Relations between Turkey and Iran worsened after Turkish President Recep Tayyip Erdogan recited a poem claiming the lands of Iranian Azerbaijan as the territory of the Republic of Azerbaijan,[44] sparking backlash from Iran, fearing the rise of Pan-Turkism among its Iranian Azeri population. Iranian Foreign Minister Mohammad Javad Zarif stated: "President Erdogan was not informed that what he ill-recited in Baku refers to the forcible separation of areas north of Aras from Iranian motherland. Didn't he realize that he was undermining the sovereignty of the Republic of Azerbaijan? No one can talk about our beloved Azerbaijan." Iran also summoned the Turkish ambassador for explanation.[45] On December 12, Turkey summoned the Iranian ambassador to Ankara considering Tehran’s “aggressive” reaction to Erdogan’s poem. Turkey's foreign minister Mevlut Cavusoglu said to Zarif on a phone call that Iran’s public statements against the Turkish leader were unacceptable and "baseless".[46] Iran initiated a boycott of Turkish goods as a result of Erdogan’s comments.[47]

On 15 February 2021, an Iranian-backed proxy group, Ashab al-Kahf, carried out a missile attack on a Turkish military base in Iraq as retaliation for a Turkish offensive against the Kurdistan Workers' Party (PKK), which is classified as a terrorist group by the US and EU, in northern Iraq.[48] Additionally, Harakat Hezbollah al-Nujaba, another Iranian proxy, issued a warning that it would attack Turkey if it did not end its operations in Iraq. The attack was perceived as a warning from Iran to Turkey against the latter's operations against the PKK. Turkish state-owned media claimed that the attack reflected Iran's support for the group.[49] On 23 February, Iran's ambassador to Baghdad, Iraj Masjedi, mentioned that "Turkish forces should not pose a threat or violate Iraqi soil", and criticized Turkish intentions to control Sinjar.[50] On 27 February, Turkey's ambassador to Iraq, Fatih Yıldız, tweeted that "Ambassador of Iran would be the last person to lecture Turkey about respecting borders of Iraq".[51]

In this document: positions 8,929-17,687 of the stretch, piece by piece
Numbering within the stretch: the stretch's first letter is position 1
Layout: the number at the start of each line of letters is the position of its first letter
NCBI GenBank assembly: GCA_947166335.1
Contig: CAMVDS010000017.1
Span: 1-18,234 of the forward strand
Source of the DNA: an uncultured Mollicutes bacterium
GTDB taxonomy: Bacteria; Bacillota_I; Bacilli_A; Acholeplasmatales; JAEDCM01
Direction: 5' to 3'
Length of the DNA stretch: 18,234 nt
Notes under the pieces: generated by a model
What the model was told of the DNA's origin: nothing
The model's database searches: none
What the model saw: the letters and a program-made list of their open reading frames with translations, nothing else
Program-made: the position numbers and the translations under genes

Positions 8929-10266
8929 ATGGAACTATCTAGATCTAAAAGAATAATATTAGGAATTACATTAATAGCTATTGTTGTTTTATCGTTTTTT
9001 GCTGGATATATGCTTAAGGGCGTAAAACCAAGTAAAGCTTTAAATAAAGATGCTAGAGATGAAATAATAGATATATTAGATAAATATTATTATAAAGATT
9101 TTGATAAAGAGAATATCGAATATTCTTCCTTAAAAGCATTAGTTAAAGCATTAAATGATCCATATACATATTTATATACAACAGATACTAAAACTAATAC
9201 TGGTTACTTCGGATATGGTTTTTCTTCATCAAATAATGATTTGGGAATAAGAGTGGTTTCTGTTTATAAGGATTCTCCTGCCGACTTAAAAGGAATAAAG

Iran and Turkey's conflicts with Saudi Arabia

Iran has been edgy toward the Saudi Arabia–Turkey proxy conflict.[52] Saudi Arabia and Turkey have a somewhat hostile relationship with each other, while Saudi Arabia and Iran have no relations since 2016. Like the two countries' proxy war, Iran and Turkey are sometimes united against Saudi Arabia as Iran and an increasingly neo-Ottomanist Turkey both viewed Saudi Arabia as the problem for peace in the region; however, Turkey and Saudi Arabia are sometimes supportive to each other against Iran due to Iranian ambitions to become the sole superpower in the Middle East, with both Turkish and Saudi leaders secretly approved the killing of Qasem Soleimani in January 2020.[53][54][55] On the other hand, Turkey has also sought to exploit the Iran–Saudi Arabia proxy conflict at the behest of its quest to restore the lost Ottoman realm, much to the dismay of Iran who felt Turkey is trying to usurp the power balance established by Tehran.[52]

Collaboration against terrorism

Turkey and Iran vowed to collaborate in their fight against terrorists in Iraq, as thousands of Turkish troops pressed ahead with an air and ground offensive against the militants in northern Iraq. Iranian Foreign Minister Ali Akbar Salehi claimed that the deaths of Turkish soldiers might have been avoided if the United States had informed Turkey that the terrorists were infiltrating into Turkey with heavy weaponry. The U.S. shares intelligence from surveillance drones with Turkey about movement of the PKK along the border.

The Turkish government shut down a probe[when?], revealing connections between the Iranian Revolutionary Guard and the highest levels of the Turkish government.[56]

According to NBC News, a member of the Turkish parliament said that the 2011 Syrian uprising led Turkey to agree that they need Iran and Russia in order to stop a Kurdish state from forming on its southern border.[57]

Trade relations

Turkey and Iran are members of the Economic Cooperation Organization

Iran and Turkey have very close trade and economic relations. Both countries are part of the Economic Cooperation Organization (ECO).

Bilateral trade between the nations is increasing. Between 2000 and 2005, this trade increased from $1 billion to $4 billion.[58] Iran’s gas export to Turkey is also likely to be increased. At present, the rate is at 50mm cm/d.[59] Turkey imports about 10 billion cubic meters a year of gas from Iran, about 30 percent of its needs.[60] Turkey plans to invest $12 billion in developing phases 22, 23 and 24 of South Pars gas field, according to a senior Iranian oil official[59] Two-way trade is now in the range of $10 billion (2010), and both governments have announced that the figure should reach the $20 billion mark in the not too distant future.[61][62] 50 percent of the gas from three phases of Iran’s South Pars gas field will be re-exported to Europe.[63] Turkey has won the tender for privatization of the Razi Petrochemical Complex, valued at $650 million (2008).